HAMMERTOSS malware represents culmination of 'best practices' for cyber attackers

Cybersecurity firm FireEye released a new report on APT29's complex malware HAMMERTOSS.
Cybersecurity firm FireEye released a new report on APT29's complex malware HAMMERTOSS.

In only a year, a Russian Advanced Persistent Threat (APT) group has proven to exemplify the future of cyber threats. It's only a matter of time, FireEye researchers warned, until the group's tactics make their way over to the cybercrime underworld.

The group, known as APT29, uses a new malware called HAMMERTOSS to maintain a covert presence in victims' systems, FireEye wrote in its report on the malware. Often times, the company's staff told SCMagazine.com, the malware is used as a last effort, or “the big gun,” when other tools cease working.

Its two variants rely on multiple tactics to remain hidden and successful; it's a hodgepodge of techniques pieced together.

FireEye broke the malware down into five stages to explain how it receives commands to then extract information from a victim's network. To start, the malware generates a different Twitter handle every day for each backdoor created. The handle is chosen through a specified algorithm, and by knowing these rules, the perpetrators can post to the accounts.

HAMMERTOSS looks for this programmed handle to receive instructions every day, which, if all functions correctly, the people behind the malware will have posted a tweet with a URL and a hashtag.

The URL directs the malware to a webpage containing an image, and the hashtag offers a number that represents a location within the image file and characters for appending to an encryption key in order to decrypt instructions embedded in the image.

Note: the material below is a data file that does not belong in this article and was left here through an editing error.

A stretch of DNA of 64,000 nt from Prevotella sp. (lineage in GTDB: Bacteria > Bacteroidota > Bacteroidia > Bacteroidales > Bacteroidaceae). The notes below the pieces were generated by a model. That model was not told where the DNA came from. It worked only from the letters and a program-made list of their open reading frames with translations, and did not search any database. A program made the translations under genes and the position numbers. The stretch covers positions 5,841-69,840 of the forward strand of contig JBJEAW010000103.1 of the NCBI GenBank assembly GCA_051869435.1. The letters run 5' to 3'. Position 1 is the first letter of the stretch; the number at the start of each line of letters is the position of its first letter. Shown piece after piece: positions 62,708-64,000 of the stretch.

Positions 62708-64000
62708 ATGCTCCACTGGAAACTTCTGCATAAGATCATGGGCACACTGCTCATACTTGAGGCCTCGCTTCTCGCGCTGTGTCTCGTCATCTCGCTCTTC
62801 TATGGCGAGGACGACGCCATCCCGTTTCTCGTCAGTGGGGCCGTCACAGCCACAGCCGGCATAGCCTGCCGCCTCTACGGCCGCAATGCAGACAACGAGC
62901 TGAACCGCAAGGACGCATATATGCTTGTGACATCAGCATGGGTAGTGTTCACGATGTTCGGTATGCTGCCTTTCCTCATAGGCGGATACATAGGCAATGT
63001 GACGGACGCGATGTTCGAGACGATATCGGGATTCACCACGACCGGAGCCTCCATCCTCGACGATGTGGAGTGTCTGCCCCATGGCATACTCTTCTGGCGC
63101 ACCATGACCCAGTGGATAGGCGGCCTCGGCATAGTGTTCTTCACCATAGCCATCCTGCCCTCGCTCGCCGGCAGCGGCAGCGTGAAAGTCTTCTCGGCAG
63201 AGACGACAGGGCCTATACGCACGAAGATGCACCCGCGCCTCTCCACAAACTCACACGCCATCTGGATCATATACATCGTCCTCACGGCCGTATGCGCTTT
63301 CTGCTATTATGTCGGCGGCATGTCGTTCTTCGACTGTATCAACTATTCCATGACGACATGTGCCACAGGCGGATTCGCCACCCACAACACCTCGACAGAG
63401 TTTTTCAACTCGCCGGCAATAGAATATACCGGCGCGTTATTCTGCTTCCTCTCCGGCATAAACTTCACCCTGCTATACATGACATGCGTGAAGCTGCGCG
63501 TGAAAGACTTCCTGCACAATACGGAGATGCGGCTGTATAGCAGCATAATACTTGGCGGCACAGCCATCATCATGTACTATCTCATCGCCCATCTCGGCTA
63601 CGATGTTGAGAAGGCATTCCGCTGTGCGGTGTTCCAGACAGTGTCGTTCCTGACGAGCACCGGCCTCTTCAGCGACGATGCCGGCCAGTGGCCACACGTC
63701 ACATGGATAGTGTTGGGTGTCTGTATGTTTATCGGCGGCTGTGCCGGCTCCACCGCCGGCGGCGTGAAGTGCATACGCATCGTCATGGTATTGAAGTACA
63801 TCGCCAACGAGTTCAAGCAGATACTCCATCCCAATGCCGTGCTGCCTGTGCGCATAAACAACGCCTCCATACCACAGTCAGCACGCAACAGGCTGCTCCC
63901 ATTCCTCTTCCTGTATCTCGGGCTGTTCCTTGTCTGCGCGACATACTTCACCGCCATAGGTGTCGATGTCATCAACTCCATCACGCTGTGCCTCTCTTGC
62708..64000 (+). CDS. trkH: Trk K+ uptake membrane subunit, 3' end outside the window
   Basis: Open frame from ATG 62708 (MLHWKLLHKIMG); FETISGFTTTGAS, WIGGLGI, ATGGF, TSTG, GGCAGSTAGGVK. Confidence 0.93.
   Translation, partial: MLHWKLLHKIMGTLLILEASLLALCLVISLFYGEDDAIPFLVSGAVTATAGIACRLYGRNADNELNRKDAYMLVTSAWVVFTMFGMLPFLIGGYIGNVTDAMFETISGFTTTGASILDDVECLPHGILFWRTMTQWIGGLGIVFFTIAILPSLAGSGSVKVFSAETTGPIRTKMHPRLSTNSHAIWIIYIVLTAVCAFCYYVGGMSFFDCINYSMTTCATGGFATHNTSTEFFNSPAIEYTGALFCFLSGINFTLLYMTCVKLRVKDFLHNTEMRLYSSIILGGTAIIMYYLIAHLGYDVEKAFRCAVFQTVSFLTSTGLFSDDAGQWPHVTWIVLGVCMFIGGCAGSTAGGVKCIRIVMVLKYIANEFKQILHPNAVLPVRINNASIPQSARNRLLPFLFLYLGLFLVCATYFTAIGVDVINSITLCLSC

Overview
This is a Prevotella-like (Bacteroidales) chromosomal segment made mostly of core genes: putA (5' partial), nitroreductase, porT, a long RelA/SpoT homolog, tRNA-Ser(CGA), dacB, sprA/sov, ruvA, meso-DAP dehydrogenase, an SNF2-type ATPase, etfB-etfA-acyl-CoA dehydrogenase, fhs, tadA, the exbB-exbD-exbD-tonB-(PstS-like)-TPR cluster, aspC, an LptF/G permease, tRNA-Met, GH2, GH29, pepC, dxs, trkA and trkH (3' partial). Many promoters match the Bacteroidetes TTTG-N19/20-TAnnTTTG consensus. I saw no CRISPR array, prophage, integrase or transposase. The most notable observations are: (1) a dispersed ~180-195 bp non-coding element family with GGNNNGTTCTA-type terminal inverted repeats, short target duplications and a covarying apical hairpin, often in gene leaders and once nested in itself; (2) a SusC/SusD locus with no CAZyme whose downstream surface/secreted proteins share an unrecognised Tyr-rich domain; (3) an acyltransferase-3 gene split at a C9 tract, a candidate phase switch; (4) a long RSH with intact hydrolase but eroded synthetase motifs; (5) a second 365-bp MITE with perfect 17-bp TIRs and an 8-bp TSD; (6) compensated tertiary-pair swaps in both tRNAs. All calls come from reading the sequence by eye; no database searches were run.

When viewing the URL, HAMMERTOSS opts to use the InternetExplorer.Application COM Object to visit it, and often times, it leads to specific GitHub accounts or compromised websites.

Once at the desired website, the malware downloads the contents of the page, including image files. It's within these image files that the malware finds encrypted data it will decrypt and execute. The data could include instructions to execute commands via PowerShell, execute a direct command or file, or save an executable to disk and execute it.

In other cases, the malware is instructed to upload information from a victim's network to accounts on cloud storage services using logins it gathered from downloading the website's contents.

“This is a perfect example of a combination of best practices for bad guys who are trying to thwart defenses and researchers,” said Jen Weedon, manager, threat intelligence at FireEye, in an interview with SCMagazine.com.

While the group currently targets entities pertaining to Russian interests, such as Western European governments, foreign policy groups and other organizations with valuable information for the country, it doesn't mean others won't create similar attacks with separate goals.

Weedon's colleague, Jordan Berry, threat intelligence analyst at FireEye, noted it could signal the beginning of a trend in cybercrime.

“As we've seen so often with Advanced Persistent Threats, where they go, the cybercriminals often follow,” Berry said.

As far as prevention, Weedon stressed consistent internal monitoring as opposed to a sole focus on preventing attacks, as networks impacted by HAMMERTOSS were already often already compromised.

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